To my chagrin, liberals living outside the South deny our existence, lump us all together by using rhetoric about the Confederacy and heap pity on us with a little condescension thrown in for good measure. They also seem to be unaware of nuance.David Ignatius provides the answer to the question "who is still in the Petraeus camp?"
The fact is, liberals everywhere live among people who don’t share their views. Are you listening Wisconsin, Arizona, Indiana and, yes, New York?
In the aftermath of the McCarthy investigations in the 1950s, when Americans wondered how responsible officials could have allowed such a reckless “witch hunt” that ruined reputations on the flimsiest evidence, Arthur Miller wrote a play called “The Crucible” about the Salem witch trials of 1692. The genius of the play was that it explained how sensible early Americans could have been swept up in a process of public shaming and destruction of character.So resigning for having an affair that at least potentially puts a senior official in an awkward position as regards national security is equivalent to private citizens being blacklisted because someone else says they were secretly "pink." Sure, David. It's just the same.
Jennifer Rubin says Benghazi. Several times. And scandal several more times. Forget what I said about Dowd being the laziest editorial writer.
Jim Hoagland has some advice for President Obama as he negotiates with Republicans in his second term. And a small part of it is advice that's actually worth reading.
For all your talents and discipline, you have not demonstrated in your first term a great gift for negotiating. ... Name experienced, able negotiators to head the State Department and Treasury and then let them do the essential lifting and hauling of bargaining. Reserve your prestige and power to be applied only at the final deal-making moment.You can skip over the rest of Hoagland's advice, which includes appointing Republicans to high positions, and you can certainly skip over the lengthy third-hand characterization of President Obama's foreign policy meetings. But what Hoagland is really asking is that the president give the Republicans a chance to save face rather than just putting a boot to their throats. Which isn't a bad idea. So long as the boot is handy.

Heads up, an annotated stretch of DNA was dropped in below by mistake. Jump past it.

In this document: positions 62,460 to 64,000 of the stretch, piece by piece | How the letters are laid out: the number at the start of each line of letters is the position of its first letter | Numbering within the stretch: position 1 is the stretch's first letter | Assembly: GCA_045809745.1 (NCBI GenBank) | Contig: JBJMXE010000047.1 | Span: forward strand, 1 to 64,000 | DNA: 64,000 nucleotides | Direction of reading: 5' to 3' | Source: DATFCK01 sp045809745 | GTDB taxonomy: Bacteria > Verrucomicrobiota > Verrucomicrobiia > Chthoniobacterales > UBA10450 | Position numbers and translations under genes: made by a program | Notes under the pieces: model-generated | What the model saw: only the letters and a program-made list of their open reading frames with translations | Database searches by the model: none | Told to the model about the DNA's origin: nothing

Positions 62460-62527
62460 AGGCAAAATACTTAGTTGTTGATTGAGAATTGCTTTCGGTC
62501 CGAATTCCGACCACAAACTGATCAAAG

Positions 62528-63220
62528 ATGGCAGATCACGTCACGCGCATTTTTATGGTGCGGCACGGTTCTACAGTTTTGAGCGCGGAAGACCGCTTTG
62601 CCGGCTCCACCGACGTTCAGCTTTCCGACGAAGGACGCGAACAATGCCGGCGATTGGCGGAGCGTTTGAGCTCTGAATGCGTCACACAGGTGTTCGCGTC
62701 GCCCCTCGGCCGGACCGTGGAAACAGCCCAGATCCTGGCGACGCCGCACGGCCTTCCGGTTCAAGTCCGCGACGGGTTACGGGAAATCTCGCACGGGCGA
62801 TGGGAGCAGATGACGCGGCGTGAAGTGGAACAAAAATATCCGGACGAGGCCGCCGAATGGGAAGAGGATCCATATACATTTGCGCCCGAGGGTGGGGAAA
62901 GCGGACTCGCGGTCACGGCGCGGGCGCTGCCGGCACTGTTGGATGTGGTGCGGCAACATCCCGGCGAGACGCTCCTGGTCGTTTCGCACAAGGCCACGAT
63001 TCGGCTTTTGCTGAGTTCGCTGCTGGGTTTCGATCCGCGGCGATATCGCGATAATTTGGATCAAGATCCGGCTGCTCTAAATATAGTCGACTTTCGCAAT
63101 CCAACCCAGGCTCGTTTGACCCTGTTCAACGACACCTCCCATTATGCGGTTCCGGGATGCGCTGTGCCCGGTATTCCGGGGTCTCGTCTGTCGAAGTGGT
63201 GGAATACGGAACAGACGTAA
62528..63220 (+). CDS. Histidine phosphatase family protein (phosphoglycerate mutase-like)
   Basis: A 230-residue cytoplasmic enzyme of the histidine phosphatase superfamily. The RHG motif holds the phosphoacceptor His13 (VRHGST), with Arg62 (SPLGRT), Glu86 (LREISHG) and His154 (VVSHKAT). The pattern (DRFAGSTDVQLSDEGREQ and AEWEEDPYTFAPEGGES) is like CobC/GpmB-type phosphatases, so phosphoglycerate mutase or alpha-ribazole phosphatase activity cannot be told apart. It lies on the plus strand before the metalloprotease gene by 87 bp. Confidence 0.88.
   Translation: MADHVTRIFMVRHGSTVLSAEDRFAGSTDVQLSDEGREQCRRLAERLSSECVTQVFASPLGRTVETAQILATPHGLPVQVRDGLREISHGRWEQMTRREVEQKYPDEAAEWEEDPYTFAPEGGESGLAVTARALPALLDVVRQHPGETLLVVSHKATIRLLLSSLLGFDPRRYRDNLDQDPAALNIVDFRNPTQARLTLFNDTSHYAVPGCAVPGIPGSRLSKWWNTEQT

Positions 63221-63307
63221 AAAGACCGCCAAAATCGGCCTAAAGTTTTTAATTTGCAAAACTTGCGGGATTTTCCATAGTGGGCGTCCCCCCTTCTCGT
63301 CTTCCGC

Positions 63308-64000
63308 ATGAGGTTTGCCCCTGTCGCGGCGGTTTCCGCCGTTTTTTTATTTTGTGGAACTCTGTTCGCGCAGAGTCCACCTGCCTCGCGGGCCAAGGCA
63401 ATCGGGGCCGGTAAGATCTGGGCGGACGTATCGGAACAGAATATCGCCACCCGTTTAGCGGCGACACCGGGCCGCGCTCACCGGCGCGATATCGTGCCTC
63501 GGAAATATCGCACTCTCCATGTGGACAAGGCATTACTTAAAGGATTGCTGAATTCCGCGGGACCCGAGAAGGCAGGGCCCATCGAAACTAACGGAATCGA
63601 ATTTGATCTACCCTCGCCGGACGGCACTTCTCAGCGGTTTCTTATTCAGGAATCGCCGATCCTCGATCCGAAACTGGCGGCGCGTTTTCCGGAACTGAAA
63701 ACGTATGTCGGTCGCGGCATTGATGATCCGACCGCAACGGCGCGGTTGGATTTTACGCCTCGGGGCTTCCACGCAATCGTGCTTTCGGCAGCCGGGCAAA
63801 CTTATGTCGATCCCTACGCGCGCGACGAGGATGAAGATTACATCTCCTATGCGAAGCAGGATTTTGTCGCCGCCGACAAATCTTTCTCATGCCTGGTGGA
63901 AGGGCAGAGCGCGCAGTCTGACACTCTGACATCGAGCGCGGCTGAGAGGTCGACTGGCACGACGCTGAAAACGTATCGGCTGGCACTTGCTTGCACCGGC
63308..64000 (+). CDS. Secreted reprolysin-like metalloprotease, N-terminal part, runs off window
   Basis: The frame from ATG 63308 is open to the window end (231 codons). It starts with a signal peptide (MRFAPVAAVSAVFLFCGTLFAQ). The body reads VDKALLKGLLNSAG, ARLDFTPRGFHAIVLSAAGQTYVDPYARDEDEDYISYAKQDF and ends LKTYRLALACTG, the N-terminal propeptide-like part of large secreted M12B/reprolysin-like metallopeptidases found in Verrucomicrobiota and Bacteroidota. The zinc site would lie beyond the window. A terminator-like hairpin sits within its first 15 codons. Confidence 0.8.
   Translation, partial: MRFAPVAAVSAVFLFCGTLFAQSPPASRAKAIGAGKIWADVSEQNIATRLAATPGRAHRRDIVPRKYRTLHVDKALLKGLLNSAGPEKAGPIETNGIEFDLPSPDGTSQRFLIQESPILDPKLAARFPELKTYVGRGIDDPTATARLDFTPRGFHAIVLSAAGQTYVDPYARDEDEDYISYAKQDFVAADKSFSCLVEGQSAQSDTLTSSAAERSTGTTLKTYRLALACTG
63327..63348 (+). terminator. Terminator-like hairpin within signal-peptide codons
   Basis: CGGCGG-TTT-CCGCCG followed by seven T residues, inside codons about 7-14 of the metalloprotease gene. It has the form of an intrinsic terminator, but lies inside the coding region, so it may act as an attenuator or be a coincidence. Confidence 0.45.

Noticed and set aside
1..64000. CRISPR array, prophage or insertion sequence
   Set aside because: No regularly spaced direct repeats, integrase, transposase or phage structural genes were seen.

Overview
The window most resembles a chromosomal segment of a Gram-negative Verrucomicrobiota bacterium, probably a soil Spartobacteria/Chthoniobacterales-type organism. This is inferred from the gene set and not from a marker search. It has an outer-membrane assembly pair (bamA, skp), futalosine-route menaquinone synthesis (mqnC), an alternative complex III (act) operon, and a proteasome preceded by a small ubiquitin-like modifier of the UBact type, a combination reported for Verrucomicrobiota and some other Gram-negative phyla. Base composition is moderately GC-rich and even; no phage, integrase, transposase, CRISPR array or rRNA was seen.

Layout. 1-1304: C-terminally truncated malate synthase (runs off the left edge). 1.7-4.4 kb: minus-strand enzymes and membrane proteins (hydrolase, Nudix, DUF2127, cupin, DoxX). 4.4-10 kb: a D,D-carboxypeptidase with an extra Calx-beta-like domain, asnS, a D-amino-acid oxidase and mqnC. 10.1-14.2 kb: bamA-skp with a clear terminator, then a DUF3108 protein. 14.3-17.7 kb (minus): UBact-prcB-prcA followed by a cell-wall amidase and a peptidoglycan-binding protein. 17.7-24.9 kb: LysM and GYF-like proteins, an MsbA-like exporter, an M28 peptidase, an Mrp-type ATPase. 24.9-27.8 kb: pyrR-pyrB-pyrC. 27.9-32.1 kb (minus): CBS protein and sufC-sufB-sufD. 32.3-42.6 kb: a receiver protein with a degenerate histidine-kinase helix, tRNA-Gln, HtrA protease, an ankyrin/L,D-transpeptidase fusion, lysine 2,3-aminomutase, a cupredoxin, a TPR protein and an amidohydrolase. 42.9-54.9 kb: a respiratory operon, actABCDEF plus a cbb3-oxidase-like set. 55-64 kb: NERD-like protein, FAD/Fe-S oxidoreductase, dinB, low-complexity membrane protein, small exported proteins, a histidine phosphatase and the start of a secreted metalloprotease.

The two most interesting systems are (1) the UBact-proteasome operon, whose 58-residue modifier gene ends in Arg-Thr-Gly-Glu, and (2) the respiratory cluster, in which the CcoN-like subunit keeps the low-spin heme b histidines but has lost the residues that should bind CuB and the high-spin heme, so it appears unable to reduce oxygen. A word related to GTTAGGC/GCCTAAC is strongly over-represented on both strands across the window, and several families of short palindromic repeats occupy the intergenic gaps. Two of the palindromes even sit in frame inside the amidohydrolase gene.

You should not be wading into details from the outset and making success a matter of all-or-nothing, highly personalized triumph.
Leonard Pitts thinks about what Republicans think about America.
You are a moocher, a zombie, soulless, mouth-breathing, ignorant, greedy, self-indulgent, envious, shallow and lazy.I long ago thought Republican pundits would eventually hit bottom on their fear mongering, but like that kid in the Matrix pondering a spoon, I eventually learned the truth. There is no bottom. No shame, either.
The foregoing is a summation of “analysis” from conservative pundits and media figures — Cal Thomas, Ted Nugent, Bill O’Reilly and etcetera — seeking to explain Mitt Romney’s emphatic defeat....
Sometimes, they act — the Hannitys, the O’Reillys, the Trumps, the Limbaughs, the whole conservative political infotainment complex — as if this were all a game, as if their nonstop litany of half truths, untruths and fear mongering, their echo chamber of studied outrage, practiced panic, intellectual incoherence and unadulterated equine feculence, had no human consequences. Sometimes, they behave as if it were morally permissible — indeed, morally required — to say whatever asinine, indefensible, coarse or outrageous thing comes to mind in the name of defeating or diminishing the dreaded left.
Want to learn a new language? I mean, brand new language?
Where do new words come from? On Twitter at least, they often begin life in cities with large African American populations before spreading more widely, according to a study of the language used on the social network.